Electronic engine controls may be reprogrammed or piggybacked but not replaced.  Carberry ROM with all the fun tunes, done.

Automatic transmissions may have an alternate torque converter.  A WRX with a properly stall-matched converter is a wonderful thing to drive, and the auto trans is a lot stronger than the manual, is better geared for rallycross, and has a much better center diff.


Then I remember the last time I drove a WRX and remember that I don't like driving huge heavy cars.

thedoc GRM+ Memberand HalfDork
12/13/20 9:03 a.m.

In reply to Pete. (l33t FS)

That video was awesome!  You have me thinking about auto trannys.  I had never really considered them.  Man, I have to get to rally cross.

rslifkin UberDork
12/13/20 9:09 a.m.

In my book, autos are very well suited to rallycross in most cars.  The torque converter smooths things out a bit and also greatly reduces time wasted downshifting or being in too high a gear.  I'd bet that in most cars, an auto can put down more power on average (throughout a run) than a manual. 

thedoc GRM+ Memberand HalfDork
12/13/20 12:15 p.m.

In reply to rslifkin :

I have never considered this, it certainly opens up a whole new field of cars for me.  I am still looking for the right fox body to rally cross with.  Auto's would certainly give me more to choose from.

RevolverRob New Reader
12/13/20 5:15 p.m.

I tried and tried to think of good things to say about turbo'ed Subarus. Every make and model has it's quirks. But the only cars I've ever had to push or tow off a track or auto-x course were turbo'ed Subarus. 
I can think of three WRXs, one STI, and one Legacy that all had to be removed from the track, because they broke down. And I never had to do that for any other make. Even the guy  I knew who ran an after market turbo Suzuki Kizashi never broke down. 

Two of those events really stand out in my mind because they were catastrophic. One, a WRX, ran lean and bye-bye to a piston. The other, the Legacy, threw a hunk of connecting rod through the block, because you can't compress coolant...The owner knew it had a head gasket that was "going bad" (in my experience they either are good or are bad not "going bad"), but chose to beat on his E36 M3 at Autcross because, "AWD Subbies are made to rule autocross."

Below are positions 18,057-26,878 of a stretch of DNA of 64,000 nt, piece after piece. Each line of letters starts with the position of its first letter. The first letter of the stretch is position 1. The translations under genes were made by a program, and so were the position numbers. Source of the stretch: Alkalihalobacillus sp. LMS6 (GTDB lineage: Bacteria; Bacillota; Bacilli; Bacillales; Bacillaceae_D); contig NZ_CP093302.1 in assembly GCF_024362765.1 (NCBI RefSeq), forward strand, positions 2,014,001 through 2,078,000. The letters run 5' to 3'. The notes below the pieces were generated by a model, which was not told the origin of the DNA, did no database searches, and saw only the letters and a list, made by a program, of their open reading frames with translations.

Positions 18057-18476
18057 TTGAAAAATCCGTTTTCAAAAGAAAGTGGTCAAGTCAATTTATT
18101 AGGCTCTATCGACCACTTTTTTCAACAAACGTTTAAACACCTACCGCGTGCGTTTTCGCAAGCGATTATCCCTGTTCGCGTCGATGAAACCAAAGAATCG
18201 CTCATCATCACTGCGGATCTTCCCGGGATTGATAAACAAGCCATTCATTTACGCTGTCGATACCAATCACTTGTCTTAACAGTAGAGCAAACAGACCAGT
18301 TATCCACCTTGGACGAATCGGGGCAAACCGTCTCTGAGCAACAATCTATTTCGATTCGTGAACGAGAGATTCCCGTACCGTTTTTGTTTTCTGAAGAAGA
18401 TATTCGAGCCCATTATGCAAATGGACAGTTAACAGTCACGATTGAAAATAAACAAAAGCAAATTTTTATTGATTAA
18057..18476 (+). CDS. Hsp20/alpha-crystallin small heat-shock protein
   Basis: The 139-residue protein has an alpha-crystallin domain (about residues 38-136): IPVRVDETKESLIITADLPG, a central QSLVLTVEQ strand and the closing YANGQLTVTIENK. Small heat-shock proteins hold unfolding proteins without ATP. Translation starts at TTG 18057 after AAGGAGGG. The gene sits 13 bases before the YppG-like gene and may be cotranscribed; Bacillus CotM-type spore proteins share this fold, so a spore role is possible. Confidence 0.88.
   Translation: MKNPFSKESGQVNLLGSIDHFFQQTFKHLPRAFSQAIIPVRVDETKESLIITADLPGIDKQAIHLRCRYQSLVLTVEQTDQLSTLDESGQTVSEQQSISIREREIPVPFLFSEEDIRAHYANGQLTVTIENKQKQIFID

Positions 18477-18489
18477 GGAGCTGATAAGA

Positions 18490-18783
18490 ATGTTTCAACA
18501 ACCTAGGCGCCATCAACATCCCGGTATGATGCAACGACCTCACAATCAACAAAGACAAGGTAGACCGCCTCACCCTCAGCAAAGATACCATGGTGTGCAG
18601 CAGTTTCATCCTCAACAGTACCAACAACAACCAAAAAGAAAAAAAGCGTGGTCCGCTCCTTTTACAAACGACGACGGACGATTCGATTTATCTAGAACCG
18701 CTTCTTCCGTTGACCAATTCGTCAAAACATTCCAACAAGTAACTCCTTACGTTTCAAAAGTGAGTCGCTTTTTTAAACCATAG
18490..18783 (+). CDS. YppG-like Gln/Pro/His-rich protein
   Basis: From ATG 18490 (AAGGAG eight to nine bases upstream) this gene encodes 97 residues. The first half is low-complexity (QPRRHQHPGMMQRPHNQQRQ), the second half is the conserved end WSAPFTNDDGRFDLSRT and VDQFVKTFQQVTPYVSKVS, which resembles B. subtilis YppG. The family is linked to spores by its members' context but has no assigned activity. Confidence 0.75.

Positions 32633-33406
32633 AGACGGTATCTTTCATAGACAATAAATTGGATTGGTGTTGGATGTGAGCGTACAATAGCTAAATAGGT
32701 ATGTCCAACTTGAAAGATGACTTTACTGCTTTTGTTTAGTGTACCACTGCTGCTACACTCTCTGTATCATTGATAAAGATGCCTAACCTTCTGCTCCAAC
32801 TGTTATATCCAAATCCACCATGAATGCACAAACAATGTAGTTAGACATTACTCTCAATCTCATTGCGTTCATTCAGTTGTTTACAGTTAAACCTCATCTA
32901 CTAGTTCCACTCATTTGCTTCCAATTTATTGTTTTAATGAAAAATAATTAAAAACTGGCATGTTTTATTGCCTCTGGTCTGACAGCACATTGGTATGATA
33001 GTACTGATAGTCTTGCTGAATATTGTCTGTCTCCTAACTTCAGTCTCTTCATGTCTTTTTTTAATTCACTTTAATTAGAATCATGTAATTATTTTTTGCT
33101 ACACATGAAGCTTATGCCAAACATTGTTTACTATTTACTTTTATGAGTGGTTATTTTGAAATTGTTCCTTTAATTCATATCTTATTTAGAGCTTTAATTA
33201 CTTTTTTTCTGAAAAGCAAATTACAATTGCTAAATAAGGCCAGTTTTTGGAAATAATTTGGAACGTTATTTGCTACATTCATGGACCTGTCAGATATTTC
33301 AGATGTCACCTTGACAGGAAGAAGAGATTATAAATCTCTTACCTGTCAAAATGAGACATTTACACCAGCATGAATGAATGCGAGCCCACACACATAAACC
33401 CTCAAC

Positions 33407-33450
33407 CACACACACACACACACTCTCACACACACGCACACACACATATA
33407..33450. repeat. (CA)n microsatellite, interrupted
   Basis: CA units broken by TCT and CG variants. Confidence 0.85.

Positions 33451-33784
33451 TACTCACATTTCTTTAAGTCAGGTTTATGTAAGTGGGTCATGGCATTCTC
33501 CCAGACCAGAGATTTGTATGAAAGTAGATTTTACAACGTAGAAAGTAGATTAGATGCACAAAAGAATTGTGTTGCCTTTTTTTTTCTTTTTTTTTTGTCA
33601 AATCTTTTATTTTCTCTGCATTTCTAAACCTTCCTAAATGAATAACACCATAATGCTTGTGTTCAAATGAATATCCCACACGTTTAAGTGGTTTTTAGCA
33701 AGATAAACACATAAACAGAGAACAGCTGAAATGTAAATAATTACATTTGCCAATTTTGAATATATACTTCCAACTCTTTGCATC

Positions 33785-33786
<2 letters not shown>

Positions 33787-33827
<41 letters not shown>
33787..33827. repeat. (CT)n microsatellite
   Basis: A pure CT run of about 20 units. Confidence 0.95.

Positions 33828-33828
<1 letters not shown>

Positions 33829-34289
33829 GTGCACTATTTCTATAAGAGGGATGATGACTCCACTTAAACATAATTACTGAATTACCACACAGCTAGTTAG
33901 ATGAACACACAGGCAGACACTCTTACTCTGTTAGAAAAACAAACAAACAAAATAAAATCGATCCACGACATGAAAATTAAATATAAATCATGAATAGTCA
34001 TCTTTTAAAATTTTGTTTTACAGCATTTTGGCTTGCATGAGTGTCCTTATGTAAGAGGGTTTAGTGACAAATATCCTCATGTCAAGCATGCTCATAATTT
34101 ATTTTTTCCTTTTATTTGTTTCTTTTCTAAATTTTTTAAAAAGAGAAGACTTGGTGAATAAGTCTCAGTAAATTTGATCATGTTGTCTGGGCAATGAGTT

He really showed us guys who were running FWD. 

thedoc GRM+ Memberand HalfDork
12/13/20 6:02 p.m.

Can you guys comment on the non turbo'd subies?  I have seen some for decent money.  Possibly they  have not been beaten on ?

Dootz Reader
12/14/20 3:35 a.m.

In reply to thedoc :

Like others have mentioned, I would not touch anything naturally-aspirated from Subaru unless it's a 2.2 or an H6

RX8driver Reader
12/14/20 7:57 a.m.

It seems like everyone's problem is with the EJ series motors. Not to say that you won't find failures in the other ones, but the 15 and newer WRX's (not STI) have an FA20 with direct injection and a different, 6 speed transmission (turbo Forresters have the same motor). It's much better on gas. Around 2012 or so they moved the naturally aspirated cars to FB series motors, which again, are direct injection for better mileage and are completely different from the EJ series that's given Subaru a bad name here.

Tom1200 Dork
12/14/20 10:00 a.m.

In reply to thedoc :

This is from memory; but I seem to recall the 2.5s prior to 2005 were open deck, after that they went to semi open deck and then they made additional changes in 2010. Pre 2005s seemed to be a when rather than if on head gaskets.

Thus far my 11 Outback has been fine, currently at 102K

Tyler H (Forum Supporter)
Tyler H (Forum Supporter) GRM+ Memberand UberDork
12/14/20 10:19 a.m.
buzzboy said:

Subaru has an incredible marketing department. Does the average Subaru buyer need "Symmetric All Wheel Drive" (do they still call it that?)? And they've stuck to their guns on boxer engines only. Again, does the average SUV/Crossover driver benefit from the low COG of a boxer? I understand AWD for the Subaru drivers who see snow/ice.  I understand boxers for performance driving. But the advertisers/marketers have sold the idea that everybody needs this added complexity in a Subaru.

Does Subaru marketing even talk about the cars at all?  Last 8 million Subaru commercials I saw were just chock full of love and wokeness.  When they advertise everything other than the actual product, there's your sign.

fidelity101 (Forum Supporter)
fidelity101 (Forum Supporter) UltraDork
12/14/20 10:32 a.m.

I love a good subaru bashing, when the rotary guys is complaining about reliability issues about subarus you know its bad...


mostly im jealous too that most rally parts are off the shelf parts for them, all the figuring out is done you just need to drive it. 

fidelity101 (Forum Supporter)